Your experiences as a film-maker?

I have been part of various filmmaking projects but yet to be part of a big wildlife documentary project.

My film #Tiger Selfie that I made in collaboration with Wildlife Institute of India and India’s premier tiger scientists is the most interesting film project that I worked on till date. It was my first film and was self-funded.

The logistics, permissions, handling crew, contributors, and the whole process of film-making was an engrossing experience. The best part, of course, was spending time in Kanha national park. Although for few days, I was lucky to see the elusive wild dog!
The funniest experience so far has happened during the first few weeks on my wildlife filmmaking course. I booked a lot of camera gear for a weekend and my friend and I planned to shoot timelapse of sunrise over a suspension bridge. It’s was a cold morning in the UK and the sunrise was supposed to be at 6:50 AM.

We were well prepared for the day and reached the shooting place in time. We set our camera up quickly, choose the shooting spot, and framing. As the sunrise would be quick, we envisioned the sun to move from the bottom of the bridge and go over it.

We did a lot of math about the movement of the sun and our framing. Finally, all was set and we waited in vain until noon for the sunrise. The sun was well above the bridge then, for just a few minutes. We learnt about the British weather in a hard way!
I am yet to have a scary or sad experience as a filmmaker but had lots of them on my previous job working for the animal NGO.  We had an SOS call to our office in Agra from forest department about a black looking animal in a storm drain. It was peak summer in India and the place was about two hours from our rescue centre. Just the logistics and planning of reaching the place to rescue the animal was a big enough task.

We reached the place and sure enough, the black animal in the storm drain was a sloth bear. Sloth bears are endemic to India and are the fiercest animals in the jungle. They would launch a deadly attack on anything that comes in their way, including a tiger.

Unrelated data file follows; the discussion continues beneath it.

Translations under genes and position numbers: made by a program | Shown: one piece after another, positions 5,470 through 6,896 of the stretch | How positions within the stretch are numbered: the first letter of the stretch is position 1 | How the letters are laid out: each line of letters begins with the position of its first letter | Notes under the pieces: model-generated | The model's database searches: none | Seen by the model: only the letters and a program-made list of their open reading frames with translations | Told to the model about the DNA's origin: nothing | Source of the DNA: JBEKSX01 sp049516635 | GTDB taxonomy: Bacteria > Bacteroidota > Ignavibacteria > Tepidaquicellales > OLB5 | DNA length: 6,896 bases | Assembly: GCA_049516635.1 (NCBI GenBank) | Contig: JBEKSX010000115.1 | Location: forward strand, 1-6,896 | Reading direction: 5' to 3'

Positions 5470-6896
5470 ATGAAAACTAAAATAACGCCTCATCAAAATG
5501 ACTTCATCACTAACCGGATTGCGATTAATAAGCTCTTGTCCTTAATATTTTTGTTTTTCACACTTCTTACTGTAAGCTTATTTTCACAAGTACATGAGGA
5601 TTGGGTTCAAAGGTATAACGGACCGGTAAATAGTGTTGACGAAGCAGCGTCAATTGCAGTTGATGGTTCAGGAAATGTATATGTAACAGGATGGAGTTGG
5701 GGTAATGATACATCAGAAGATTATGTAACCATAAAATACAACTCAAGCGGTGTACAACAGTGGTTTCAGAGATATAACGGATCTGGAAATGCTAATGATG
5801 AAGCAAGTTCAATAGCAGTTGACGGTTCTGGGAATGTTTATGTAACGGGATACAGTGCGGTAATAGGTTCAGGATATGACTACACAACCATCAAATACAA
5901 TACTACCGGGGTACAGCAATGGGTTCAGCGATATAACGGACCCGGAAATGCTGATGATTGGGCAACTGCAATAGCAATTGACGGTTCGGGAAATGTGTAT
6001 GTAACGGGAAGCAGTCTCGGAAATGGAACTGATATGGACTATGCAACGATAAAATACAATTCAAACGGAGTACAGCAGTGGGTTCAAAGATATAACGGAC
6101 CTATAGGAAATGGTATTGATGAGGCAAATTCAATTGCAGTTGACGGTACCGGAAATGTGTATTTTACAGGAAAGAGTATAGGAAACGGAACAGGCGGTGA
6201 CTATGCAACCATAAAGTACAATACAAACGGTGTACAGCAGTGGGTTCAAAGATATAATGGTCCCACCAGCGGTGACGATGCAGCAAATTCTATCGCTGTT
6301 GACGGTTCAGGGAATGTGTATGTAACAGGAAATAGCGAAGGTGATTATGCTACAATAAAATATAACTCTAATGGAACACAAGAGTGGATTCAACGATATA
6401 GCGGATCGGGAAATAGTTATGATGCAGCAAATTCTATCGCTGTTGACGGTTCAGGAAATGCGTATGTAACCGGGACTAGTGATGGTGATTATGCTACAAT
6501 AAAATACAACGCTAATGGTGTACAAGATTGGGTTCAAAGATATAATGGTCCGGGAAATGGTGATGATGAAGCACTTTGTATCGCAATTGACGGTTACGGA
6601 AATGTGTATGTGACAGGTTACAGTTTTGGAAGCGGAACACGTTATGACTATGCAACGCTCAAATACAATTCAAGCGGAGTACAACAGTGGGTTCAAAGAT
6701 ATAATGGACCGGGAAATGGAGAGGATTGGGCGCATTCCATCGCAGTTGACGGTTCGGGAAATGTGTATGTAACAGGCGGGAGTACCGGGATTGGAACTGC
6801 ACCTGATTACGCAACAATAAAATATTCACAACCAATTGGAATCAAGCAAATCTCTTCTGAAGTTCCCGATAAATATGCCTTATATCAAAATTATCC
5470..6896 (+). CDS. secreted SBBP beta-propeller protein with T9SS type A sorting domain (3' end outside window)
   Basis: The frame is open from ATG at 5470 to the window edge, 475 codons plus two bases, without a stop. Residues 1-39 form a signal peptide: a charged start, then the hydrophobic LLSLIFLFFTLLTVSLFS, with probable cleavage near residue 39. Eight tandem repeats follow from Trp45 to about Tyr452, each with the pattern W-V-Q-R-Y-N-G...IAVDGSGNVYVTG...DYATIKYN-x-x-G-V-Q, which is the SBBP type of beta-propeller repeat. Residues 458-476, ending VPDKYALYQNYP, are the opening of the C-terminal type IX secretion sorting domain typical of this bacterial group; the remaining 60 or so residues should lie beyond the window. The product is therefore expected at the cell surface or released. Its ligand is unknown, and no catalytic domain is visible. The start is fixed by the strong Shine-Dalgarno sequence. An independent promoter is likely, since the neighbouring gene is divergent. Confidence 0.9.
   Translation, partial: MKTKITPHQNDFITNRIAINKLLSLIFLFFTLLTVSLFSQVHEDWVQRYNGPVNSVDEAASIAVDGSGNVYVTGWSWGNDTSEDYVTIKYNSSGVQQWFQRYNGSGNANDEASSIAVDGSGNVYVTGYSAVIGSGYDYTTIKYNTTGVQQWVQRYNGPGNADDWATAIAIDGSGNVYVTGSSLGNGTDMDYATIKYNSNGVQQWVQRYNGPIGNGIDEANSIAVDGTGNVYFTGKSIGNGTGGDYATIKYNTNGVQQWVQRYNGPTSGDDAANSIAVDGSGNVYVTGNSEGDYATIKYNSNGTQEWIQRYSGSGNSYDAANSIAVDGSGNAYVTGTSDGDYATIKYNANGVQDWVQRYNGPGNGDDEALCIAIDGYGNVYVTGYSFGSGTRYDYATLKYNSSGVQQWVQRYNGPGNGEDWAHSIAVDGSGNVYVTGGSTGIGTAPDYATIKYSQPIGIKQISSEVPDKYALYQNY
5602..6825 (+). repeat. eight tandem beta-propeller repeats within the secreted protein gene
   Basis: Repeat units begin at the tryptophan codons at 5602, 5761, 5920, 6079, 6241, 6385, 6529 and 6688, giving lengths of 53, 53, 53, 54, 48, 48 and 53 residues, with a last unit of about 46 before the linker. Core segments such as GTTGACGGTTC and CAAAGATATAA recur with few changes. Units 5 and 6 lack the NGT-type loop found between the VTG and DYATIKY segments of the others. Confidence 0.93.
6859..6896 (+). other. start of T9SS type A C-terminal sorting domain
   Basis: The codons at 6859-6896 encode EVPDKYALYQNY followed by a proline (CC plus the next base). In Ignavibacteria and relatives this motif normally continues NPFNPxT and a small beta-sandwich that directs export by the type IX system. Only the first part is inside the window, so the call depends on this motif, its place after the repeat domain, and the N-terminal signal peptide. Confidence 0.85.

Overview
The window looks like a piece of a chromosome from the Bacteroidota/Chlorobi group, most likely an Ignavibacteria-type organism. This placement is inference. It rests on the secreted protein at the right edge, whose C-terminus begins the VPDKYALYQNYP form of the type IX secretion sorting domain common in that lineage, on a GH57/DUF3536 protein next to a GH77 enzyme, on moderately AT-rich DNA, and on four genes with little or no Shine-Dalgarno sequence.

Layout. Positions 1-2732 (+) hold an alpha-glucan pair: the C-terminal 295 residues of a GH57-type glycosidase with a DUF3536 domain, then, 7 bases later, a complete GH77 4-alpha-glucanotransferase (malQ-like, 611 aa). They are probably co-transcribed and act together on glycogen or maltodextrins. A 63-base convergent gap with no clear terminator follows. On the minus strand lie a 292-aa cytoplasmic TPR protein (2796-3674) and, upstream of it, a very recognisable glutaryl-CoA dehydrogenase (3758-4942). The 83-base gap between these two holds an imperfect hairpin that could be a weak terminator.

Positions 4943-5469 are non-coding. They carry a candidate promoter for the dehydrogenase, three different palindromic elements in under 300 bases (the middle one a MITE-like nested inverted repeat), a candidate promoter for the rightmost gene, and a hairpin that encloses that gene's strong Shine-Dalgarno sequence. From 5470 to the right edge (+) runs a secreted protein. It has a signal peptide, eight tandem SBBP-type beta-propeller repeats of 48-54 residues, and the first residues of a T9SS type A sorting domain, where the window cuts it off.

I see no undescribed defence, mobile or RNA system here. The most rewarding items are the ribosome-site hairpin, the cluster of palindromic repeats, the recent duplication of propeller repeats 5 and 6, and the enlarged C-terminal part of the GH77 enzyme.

This sloth bear presence though was an unusual case as there was no sloth bear habitat nearby. It would have at least travelled 100 kilometers in search of food or a mate.

The storm drain was surrounded by hundreds of people that have come from nearby villages to see the animal. These villagers clearly outnumber the rescue team and forest officers. They are notorious for attacking both the animal for the fear of it and the rescue team, forest officers in case they fail to capture the animal.

The worst part for the rescue team is that they could be attacked both by the animal and the villagers. The situation was very tense and the bear was tranquilized but in the events to follow, the bear escaped our trap and let himself loose onto the villagers and us.

A few villagers chased the bear with bamboo sticks and one of them got bitten by the bear on his bum. We had to chase the bear which ran almost 4 kilometers in no time before the dart started working again. We had to dart the bear couple more times (small doses each time) and finally were able to capture the bear after few hours.

Once the bear was caught, the villagers in hundreds surrounded us, few to watch, few to touch the bear. It was the most chaotic experience I have ever had in my life with people especially mobbing me, as I was the guy with the camera. We eventually took the bear to our rescue centre and release it back into the wild with a radio collar.

There is more time spent by wildlife filmmakers in their house or office cum house to break into a project. There is a lot of research, planning and logistics that goes into any field project. More established filmmakers might be able to spend a little more time in the field.

Although few in number, in the UK and the USA, there are proper wildlife production companies and one has more defined roles and spend time according to their role. In general, any filmmakers wildlife filmmakers spend more working hours than any corporate employee.

Career advice and tips on film-making careers?

Film making career is a broad one. There are ample opportunities and money in this field. One needs to establish themselves before having a steady career. This takes time compared to other careers. One thing for sure, after one film, a filmmaker would be back to square one pitching for another. If that’s your passion, just go for it.

IMHO, there are no pre-requisites to become a film-maker. Passion is everything. Obviously like in any other field creativity, attention to detail, biology degree, storytelling skills can help and there is nothing that we can’t learn!

How to break into the field?